Your small business, your banker and economic recovery

A small business is like the human body in at least two ways: To survive, it must have both nutrition - food and water - plus oxygen. For a business, nutrition is profits, and its oxygen is cash flow. And similar to the body, a business can survive for a while without the nourishment of profits but not very long without the breath of cash flow.

Arguably, the greatest reasons small businesses fail is they run out of cash. And as improbable as this may seem, even businesses with plenty of sales revenue - if cash is not collected in time - can fail. Every growing business, large or small, needs access to cash resources that can smooth out the operating cash rough spots. But for a small business, those resources are few in number, with the primary source being a loan from a bank.

If there is one thing that I have harped on for the past dozen years, it’s the importance of a small business establishing and maintaining a close working relationship with a bank. Furthermore, a decade before the financial meltdown of 2008-9, I began encouraging small businesses to make sure at least one of their bank relationships was with an independent community bank.  That advice turned out to be prophetic.

Recently, on my radio program, The Small Business Advocate Show, I talked about getting your small business ready for the coming expansion and building better banking relationships with an outstanding member of my Brain Trust, John Dini. We discussed some of the elements of growth that you should begin planning for right now, including a capitalization plan that includes a closer relationship with your banker. John is the leading Tab Boards franchisee in the U.S., President of Management Performance Network and author of 103 Tips for Better Hiring.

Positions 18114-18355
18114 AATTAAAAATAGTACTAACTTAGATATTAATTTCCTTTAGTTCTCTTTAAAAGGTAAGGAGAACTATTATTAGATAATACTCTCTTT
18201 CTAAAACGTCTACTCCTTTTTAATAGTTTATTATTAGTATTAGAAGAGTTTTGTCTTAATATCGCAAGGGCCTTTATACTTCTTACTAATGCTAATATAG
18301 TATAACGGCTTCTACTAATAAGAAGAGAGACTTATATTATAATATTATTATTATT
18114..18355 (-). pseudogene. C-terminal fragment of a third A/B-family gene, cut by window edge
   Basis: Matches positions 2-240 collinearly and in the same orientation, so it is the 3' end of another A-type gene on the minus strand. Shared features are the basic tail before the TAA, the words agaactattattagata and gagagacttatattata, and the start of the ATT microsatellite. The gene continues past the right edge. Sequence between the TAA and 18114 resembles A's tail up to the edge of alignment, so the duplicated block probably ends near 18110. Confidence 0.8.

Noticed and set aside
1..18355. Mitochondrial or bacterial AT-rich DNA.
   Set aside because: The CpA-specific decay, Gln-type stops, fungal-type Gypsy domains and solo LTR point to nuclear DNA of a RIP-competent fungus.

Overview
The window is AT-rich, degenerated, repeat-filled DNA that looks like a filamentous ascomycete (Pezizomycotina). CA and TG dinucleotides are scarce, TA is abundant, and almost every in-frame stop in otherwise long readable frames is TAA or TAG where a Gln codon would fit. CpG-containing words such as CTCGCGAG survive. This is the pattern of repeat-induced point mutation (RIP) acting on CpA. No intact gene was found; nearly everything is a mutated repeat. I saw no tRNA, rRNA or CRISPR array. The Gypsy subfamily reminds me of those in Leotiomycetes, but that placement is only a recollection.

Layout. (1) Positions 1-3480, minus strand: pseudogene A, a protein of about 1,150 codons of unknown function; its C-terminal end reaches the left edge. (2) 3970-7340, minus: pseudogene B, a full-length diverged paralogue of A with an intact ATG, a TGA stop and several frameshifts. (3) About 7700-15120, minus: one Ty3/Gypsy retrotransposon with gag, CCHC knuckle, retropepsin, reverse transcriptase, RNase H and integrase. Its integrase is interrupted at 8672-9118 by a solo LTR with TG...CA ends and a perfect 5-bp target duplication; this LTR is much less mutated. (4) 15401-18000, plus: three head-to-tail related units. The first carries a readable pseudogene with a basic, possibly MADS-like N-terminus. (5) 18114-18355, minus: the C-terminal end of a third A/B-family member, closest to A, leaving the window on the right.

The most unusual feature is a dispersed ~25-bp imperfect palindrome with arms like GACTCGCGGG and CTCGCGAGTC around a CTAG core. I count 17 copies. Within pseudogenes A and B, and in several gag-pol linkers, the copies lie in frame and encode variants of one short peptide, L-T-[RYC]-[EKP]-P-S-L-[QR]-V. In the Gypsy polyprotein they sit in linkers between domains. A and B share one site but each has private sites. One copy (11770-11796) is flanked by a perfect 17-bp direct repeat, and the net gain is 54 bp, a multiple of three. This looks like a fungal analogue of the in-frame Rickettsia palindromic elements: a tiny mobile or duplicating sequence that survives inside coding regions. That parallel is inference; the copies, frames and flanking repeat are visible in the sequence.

Take a few minutes to listen to our conversation and, as always, leave your thoughts on banking relationships and how you’re getting your business ready for the coming expansion. Listen Live! Download, Too!

2 Responses to “Your small business, your banker and economic recovery”

  1. 2
    Jim Blasingame Says:

    All other things being equal, the answer is yes, the way a community bank works will more closely align with the requirements of a small business. But remember, some community banks are as troubled as the big banks have been, however, those are in the minority. Unless the community bank is troubled and/or the small business’ credit-worthiness has significantly diminished in the past year or so, most loans with this kind of bank shouldn’t be in jeapardy.

  2. 1
    Calvin Says:

    Hi Jim,

    I am hearing that some small businesses may have trouble getting their balloon payments re-financed this year. Do you think the odds are better at a community bank or is the banking crisis going to cause liquidity problems for all small businesses?

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